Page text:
Gurugram, 17th September 2017: Team Hamamatsu, Japan has been crowned champions of the ‘3×3 Road to Mexico’ that concluded a short while ago at the Ambience Mall in Gurugram. As winners, apart from a cash prize of INR 4,00,000/- Hamamatsu have won an all expenses paid trip to participate in the FIBA 3×3 World Tour – Mexico City from 30th September to 1st October 2017.
The tournament was organized by YKBK Enterprise Pvt Ltd, as a showcase event for the international 3×3 Pro Basketball League ‘3BL’ that is slated to launch in India next year.
The final round of the dunk contest was also held with Dmitry ‘Smoove’ Krivenko of Ukraine winning over the crowd with some spectacular aerial acrobatics.
Final – Hamamatsu bt Yokohama 20-19
The final game of the tournament lived up to the glamour and excitement that has been served up by the tournament over the last two days, with Hamamatsu prevailing 20 – 19. The game began in spectacular fashion, with Palpreet Singh hitting two 3 pointers in the first minute and a half. Kiran Shastri kept the momentum going and he was doing it all in the game, knocking down threes and hustling relentlessly. Despite their efforts, Yokohama was leading 15 – 14 when Chris Brown knocked down a dagger from beyond the arc to extend the lead to three points. Then Hamamatsu took over again: Kiran Shastri backed down against his defender and scored over him, before Inderbir tied the game up with a 2-pointer. Things went awry when the ref called a technical, allowing Yokohama to go up 19 – 18. But Bikramjit took the lead with an and-1 play, and Hamamatsu managed to hold on to the lead to take the title.
Semifinal 1–Hamamatsu bt Tsukuba 21 – 16
Hamamatsu beat Tsukuba in a competitive semifinal that ended 21 – 14. Tsukuba started the game well, playing aggressively. On the first few possessions, they used their speed to beat Hamamatsu’s big men to the basket, and Hamamatsu struggled to keep up with Tsukuba’s guards. Eventually, Palpreet got Hamamatsu going with a couple of blocks and dunks. The momentum started to shift and Hamamatsu began to impose themselves on the game. Kiran Shastri continued his marvelous shooting form in the tournament, and Bikram finished the game off strong at the rim.
Semifinal 2 – Yokohama v Ludhiana Basketball Academy 21 – 14
The second semi-final was touted as the battle of the bigs, with Yokohama taking on Ludhiana Basketball Academy. Satnam Singh had had an easy run in the tournament so far, dominating the paint, but Yokohama made it tough for him to receive the ball in the paint. That forced Amjyot and TJ Sahi to attempt outside shots, and their offensive production did not match their output of previous games. At half time, Yokohama were leading 11-7 with 5 minutes to go. Gurvinder Singh Gill checked in for Satnam Singh and played with a lot of heart. He drove to the basket often, finishing strongly. But eventually, the sheer strength and physicality of the Yokohama team helped them clinch a berth in the finals.
Quarterfinal 1 – Hamamatsu v Sri Lanka President’s Team 21-17
Hamamatsu beat Sri Lanka 21 – 17 in the first quarter final of the day. Palpreet Singh Brar got off to a quick start, knocking down a 3 and making a block at the three point line. But Sri Lanka continued their gutsy showing from last night and clawed back. Both teams had raced to 11 – 9 after only 3 minutes, and Hamamatsu’s narrow lead looked vulnerable. But Kiran Shastri put on another shooting clinic from beyond the arc, allowing Inderbir Singh Gill to drive to the basket and draw the defense, before kicking the ball out for the open shot. Sri Lanka was in the game right till the end, only trailing by 18-17 with 4 minutes left. But Shastri’s shooting proved to be the difference as Hamamatsu booked their place in the semi-finals.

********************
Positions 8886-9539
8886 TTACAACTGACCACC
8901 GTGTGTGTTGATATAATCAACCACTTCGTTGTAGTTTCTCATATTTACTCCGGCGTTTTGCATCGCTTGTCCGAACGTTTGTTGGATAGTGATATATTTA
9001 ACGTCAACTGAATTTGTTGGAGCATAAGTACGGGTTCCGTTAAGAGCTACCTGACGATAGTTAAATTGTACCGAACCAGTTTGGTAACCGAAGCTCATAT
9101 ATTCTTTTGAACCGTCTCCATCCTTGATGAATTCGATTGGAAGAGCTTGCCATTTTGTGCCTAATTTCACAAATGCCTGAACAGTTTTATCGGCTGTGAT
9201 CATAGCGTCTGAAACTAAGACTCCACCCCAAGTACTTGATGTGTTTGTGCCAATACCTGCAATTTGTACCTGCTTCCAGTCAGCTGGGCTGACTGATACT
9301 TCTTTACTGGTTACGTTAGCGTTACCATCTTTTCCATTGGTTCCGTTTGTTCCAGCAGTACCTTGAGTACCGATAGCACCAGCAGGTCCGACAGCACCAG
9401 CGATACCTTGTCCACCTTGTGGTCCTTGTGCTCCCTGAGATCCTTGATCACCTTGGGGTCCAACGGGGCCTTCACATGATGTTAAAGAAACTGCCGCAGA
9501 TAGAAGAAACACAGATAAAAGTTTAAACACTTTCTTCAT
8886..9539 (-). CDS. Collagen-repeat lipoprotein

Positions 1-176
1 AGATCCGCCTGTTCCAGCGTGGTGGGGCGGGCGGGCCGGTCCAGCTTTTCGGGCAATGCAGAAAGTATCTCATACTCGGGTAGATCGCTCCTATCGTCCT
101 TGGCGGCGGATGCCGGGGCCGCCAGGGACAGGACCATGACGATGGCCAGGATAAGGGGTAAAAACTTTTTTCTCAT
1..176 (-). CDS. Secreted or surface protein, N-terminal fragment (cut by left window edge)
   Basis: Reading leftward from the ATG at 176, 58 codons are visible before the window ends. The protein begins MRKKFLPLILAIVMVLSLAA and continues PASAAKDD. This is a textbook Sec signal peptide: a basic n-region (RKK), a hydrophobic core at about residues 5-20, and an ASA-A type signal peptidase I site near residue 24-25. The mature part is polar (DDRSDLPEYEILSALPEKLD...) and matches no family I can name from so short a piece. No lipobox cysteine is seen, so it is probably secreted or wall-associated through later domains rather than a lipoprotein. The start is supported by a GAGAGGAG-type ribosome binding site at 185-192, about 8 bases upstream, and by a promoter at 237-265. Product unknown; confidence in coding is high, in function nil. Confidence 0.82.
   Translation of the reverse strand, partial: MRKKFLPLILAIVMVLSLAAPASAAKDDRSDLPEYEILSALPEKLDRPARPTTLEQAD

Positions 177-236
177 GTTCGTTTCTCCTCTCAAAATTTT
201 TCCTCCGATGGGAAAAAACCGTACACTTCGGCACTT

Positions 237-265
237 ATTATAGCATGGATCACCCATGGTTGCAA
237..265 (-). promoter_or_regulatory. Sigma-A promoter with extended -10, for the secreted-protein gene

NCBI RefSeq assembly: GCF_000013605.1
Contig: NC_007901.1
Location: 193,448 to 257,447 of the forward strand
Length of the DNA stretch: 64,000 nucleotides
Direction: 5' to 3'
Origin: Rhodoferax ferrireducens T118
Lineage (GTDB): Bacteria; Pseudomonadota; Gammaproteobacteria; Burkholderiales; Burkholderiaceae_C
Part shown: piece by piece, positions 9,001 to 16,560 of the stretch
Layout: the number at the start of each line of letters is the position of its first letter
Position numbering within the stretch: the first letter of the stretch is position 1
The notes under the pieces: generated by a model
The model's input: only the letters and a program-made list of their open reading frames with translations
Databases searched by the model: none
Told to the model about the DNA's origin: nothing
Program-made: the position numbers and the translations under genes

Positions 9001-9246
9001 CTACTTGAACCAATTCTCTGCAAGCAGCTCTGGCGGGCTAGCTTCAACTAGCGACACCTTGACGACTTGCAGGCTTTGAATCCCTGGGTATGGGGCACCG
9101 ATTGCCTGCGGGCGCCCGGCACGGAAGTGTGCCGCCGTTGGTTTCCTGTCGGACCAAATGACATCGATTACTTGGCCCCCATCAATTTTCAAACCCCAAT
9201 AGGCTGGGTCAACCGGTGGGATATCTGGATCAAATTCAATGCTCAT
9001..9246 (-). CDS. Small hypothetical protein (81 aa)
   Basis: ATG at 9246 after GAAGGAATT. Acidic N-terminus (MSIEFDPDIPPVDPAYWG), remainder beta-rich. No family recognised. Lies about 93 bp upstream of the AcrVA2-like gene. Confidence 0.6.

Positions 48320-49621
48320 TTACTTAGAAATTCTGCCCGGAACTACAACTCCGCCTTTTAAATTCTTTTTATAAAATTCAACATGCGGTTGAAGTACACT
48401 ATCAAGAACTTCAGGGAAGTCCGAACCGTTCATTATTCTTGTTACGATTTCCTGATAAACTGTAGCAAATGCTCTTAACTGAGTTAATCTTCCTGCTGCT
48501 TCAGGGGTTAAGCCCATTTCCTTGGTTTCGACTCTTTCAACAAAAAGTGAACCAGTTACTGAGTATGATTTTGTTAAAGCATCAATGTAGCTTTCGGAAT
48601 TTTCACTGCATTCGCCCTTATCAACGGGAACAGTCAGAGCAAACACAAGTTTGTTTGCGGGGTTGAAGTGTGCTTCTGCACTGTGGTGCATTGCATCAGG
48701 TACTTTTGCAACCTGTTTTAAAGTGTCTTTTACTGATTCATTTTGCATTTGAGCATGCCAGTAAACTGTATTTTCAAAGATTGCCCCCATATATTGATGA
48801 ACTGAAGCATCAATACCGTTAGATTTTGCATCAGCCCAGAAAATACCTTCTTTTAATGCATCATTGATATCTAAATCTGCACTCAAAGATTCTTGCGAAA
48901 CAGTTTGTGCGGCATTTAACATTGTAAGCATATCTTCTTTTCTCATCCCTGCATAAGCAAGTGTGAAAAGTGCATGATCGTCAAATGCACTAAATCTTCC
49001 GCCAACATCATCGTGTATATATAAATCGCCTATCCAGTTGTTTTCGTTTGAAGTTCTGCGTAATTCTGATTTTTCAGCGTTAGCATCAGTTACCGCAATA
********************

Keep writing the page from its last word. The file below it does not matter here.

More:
Quarterfinal 2 –Tsukuba v Delhi All-Stars 21-10
The Delhi All-Stars put in a promising performance in their loss during the group stages, but struggled to get going early in the game as they were closely guarded by the Tsukuba team. Tsukuba raced to a huge lead, but their intensity on defence eventually slackened. That gave Delhi the room to drive to the basket and find the open shots, as they began to draw close. At that juncture, Tanaka of Tsukuba stepped up his game, hitting some crucial 3’s and driving to the basket. Yokohama finished the game 21-10 with a flurry of three pointers and strong moves in the paint.
Quarterfinal 3 –Yokohama v Malaysia National Team 22 – 12
The third quarterfinal of the day was a matchup between the size of Yokohama and the speed of Malaysia National Team. Both teams struggled to score fluently, and Yokohama held a narrow 7-6 lead with 6 minutes left. But a minute and a half later, Malaysia National Team had already racked up 7 fouls, forcing them to back off on defense. Masahiko Ando went down clutching his ankle, but the big men of Yokohama took charge and finished the game 22 – 12 with only 5 seconds left on the clock. “It was a tough game, we were smaller than them. But we played an amazing game,” said Fong Yen Yee of Malaysia NT.
Quarterfinal 4 – Ludhiana Basketball Academy v SPC Club 16-13
The final quarterfinal of the day saw Ludhiana BA beat SPC Club 16 – 13. SPC Club were outsized by Ludhiana BC at every position, and Satnam Singh used his presence in the paint to power Ludhiana’s offense early in the game. As he began to tire, SPC Club managed to find their way to the basket and stay in the game. But the result was never in doubt, as Amjyot Singh threw down two powerful dunks and Ludhiana held on to win by 3 points. “We will try to reach the finals and play my old teammates on Hamamatsu,” said Amjyot Singh Gill of Ludhiana BA.
Final: Hamamatsu bt Yokohama 20 – 19
SF1: Hamamatsu bt Tsukuba 21 – 16
SF2: Yokohama bt Ludhiana Basketball Academy 21 – 14
QF1: Hamamatsu bt Sri Lanka 21 – 17
QF2: Tsukuba bt Delhi All – Stars 21 – 10
QF3: Yokohama bt Malaysia National Team 22 – 12
QF4: Ludhiana BA bt SPC Club 16 – 13